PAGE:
"Only 'cause they thought 'Go to hell, England' wasn't specific enough," America mumbled.

England stared.

"Did you seriously suggest that?" he asked.

America grinned.

"Course I did!"

"You're an idiot."

"Shut up!"

Another Hour Later…

"Okay, I think we're done," England said.

"It looks good," America agreed.

"Finally," England muttered.

He dipped his pen in the inkwell and signed his name at the bottom of the treaty.

Arthur Kirkland

America quickly snatched the pen and signed his own name.

Alfred F. Jones

England rolled his eyes at the messy handwriting, but America simply grinned.

"There!" he declared.

"Beautiful," England remarked sarcastically. "Now let's just get this delivered. I don't want to spend any more time than I have to in your presence."

"The feeling is mutual," America assured him.

England stood up and quickly made for the door. America, on the opposite side of the table but determined not to let England get out of the room before him, ran after. When England suddenly stopped, right in front of the door, America crashed into him, knocking them both to the ground. They landed in a rather compromising position, and neither of their moods was improved when they heard the distinct click of a camera.

America looked up to see Maryland holding the camera and grinning. Next to her, Massachusetts, a young girl with a backpack, was mouthing the words 'look up.' America did so, and saw something that made him groan.

"Now you see why I stopped, git," England muttered.

America glared at his states.

"Really guys? Mistletoe?"

Maryland shrugged.

"It was Gin's idea," she explained. "We couldn't resist."

"Remind me to kill him later," America muttered.

"Only if I don't get to him first," England interrupted.

"You can't kill Gin until after you kiss," Massachusetts insisted.

"Says who?" America retorted. "Why do we have to kiss, anyways? It's just some dumb old tradition. Who's going to make me kiss him?"

"Me!" Maryland told him. "Kiss England, or I'll send that picture I just took to France. And you know he'll make sure everyone sees it."

"You evil child!" America screamed.

Maryland shrugged.

"Call me what you want, but you'll still have to kiss him."

"This is ridiculous," England muttered.

To America's intense surprise, he felt England's arm wrap around his neck and pull his face close enough to crash their lips together.

Oh god. England was kissing him. England. Kissing. Him.

America did the only thing he could do. He deepened the kiss. This felt so right. How could he ever have fought England? How could he have hurt the one he loved most in the world?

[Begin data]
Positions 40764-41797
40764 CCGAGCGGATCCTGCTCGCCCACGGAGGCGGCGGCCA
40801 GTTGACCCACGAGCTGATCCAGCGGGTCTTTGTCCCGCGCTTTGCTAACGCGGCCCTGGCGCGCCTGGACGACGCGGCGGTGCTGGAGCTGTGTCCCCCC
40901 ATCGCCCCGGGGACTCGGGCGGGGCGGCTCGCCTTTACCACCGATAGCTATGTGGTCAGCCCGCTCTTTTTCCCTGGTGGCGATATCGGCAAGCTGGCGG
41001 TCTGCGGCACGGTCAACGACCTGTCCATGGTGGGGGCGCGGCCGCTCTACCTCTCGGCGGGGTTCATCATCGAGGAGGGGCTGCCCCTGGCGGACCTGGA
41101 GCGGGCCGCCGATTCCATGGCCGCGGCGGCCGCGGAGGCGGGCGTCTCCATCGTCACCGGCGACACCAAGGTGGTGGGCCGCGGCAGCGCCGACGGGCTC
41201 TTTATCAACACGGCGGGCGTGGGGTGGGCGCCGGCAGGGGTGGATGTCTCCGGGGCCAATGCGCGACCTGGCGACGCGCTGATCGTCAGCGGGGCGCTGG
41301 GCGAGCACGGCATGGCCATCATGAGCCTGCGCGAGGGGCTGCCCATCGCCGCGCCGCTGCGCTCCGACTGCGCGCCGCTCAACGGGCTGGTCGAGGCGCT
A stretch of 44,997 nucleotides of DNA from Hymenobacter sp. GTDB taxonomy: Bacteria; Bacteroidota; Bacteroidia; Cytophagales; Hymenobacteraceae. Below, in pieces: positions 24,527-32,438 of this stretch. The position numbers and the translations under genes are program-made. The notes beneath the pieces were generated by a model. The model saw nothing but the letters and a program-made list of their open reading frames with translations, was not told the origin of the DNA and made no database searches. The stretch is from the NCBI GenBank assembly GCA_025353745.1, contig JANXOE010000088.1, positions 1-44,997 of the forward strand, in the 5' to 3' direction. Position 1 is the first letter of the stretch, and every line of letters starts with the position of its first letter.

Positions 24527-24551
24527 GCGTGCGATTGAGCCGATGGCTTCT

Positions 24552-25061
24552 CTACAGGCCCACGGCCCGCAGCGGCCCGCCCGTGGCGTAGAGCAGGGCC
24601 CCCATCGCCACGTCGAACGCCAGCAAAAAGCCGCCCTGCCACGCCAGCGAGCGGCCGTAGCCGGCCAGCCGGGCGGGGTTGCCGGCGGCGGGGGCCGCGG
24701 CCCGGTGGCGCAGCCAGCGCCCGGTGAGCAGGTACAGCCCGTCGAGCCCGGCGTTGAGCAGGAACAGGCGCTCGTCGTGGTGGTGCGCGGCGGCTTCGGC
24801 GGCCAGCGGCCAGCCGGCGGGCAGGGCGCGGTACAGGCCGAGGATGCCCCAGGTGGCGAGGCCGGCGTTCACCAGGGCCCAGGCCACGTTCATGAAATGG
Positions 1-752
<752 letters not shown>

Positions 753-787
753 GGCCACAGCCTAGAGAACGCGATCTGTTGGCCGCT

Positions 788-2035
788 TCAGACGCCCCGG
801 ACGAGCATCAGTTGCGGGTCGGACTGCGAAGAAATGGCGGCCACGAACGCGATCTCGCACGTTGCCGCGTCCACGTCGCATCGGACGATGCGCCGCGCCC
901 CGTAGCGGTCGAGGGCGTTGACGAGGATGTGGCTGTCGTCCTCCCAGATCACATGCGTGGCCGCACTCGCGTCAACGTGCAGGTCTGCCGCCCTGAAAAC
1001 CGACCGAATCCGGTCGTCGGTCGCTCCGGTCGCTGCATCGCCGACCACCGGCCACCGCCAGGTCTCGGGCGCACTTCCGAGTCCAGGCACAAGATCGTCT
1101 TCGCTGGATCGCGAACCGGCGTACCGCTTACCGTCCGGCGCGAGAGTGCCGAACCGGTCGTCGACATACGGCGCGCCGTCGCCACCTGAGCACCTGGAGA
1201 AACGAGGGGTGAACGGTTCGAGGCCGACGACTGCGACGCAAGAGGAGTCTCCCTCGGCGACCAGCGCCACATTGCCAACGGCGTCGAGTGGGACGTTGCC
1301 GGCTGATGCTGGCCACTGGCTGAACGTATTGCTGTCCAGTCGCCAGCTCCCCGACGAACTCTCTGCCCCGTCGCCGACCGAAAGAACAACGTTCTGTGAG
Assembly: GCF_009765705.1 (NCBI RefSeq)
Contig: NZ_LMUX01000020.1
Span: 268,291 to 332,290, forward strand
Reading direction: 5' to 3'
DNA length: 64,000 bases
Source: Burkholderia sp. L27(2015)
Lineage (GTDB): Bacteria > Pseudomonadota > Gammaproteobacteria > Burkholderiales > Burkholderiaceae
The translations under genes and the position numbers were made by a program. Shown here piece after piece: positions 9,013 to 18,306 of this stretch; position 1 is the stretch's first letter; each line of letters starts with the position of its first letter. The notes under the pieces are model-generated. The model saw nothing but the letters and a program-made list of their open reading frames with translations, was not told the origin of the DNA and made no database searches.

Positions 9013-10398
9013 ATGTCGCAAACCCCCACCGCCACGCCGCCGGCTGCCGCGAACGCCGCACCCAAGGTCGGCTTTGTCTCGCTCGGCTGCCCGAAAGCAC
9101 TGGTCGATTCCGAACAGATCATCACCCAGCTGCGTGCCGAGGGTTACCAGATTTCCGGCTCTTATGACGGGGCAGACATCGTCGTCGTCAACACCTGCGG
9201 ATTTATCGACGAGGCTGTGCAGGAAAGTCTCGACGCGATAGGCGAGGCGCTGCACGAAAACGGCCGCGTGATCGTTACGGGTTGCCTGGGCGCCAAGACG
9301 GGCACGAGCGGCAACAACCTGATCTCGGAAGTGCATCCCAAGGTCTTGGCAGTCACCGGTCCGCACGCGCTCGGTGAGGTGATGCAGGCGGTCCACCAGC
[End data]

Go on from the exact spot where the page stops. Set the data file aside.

All too soon, it was over. They broke apart, staring at each other. For the first time since before the Revolution, America saw something besides anger and pain in England's green eyes. Shock, affection, and maybe even love flitted within those emerald orbs.

Then, it was gone.

"Get off me, git," England snapped, though with less venom than usual.

America quickly scrambled to his feet and helped England up.

"Sorry," he mumbled.

He was pretty sure he was blushing, especially considering the way Maryland and Massachusetts were grinning.

"Where's Virginia?" he asked. "I need to kill him."

A few days later

As he was boarding the ship that would take him home, America noticed England standing on the docks. After checking that all his states had already boarded, he approached the island nation.

"Hey, England," he said.

England turned to face him.

"Hello, America," he replied. "I was looking for you."

America awkwardly shifted his weight.

"Um, yeah, about that prank the states played…" he began.

"This isn't about that," England cut him off. "I just wanted to give you this."

He thrust a wrapped parcel into America's hands.

"Open it as soon as you get back to your country," England instructed.

With that, he turned and left.

As soon as he was gone, America ripped open the parcel. There was no way he was waiting too months to find out what England had gotten him. Inside the package was simply a chocolate bar and a card, which read: Happy Valentines Day.

America smiled and gently rewrapped the gift. It would be around Valentines Day when he got home, wouldn't it?

"Thanks, England," he whispered.

Author's Note: Merry Christmas everyone! Hope you enjoyed this little Christmas oneshot based on actual historical events. The Treaty of Ghent was signed in Ghent, Belguim on Christmas Eve, 1814, and the treaty reached America on Valentines Day, 1815. As soon as I heard that, I had to write this. So, here it is. Also, This was my first time writing the states. Did you like them? Hope you enjoyed :D

On a really random note, am I the only one who thinks Sealand should be the one singing the song 'I saw Mommy Kissing Santa Claus' and that it should be 'Daddy' instead of 'Mommy'?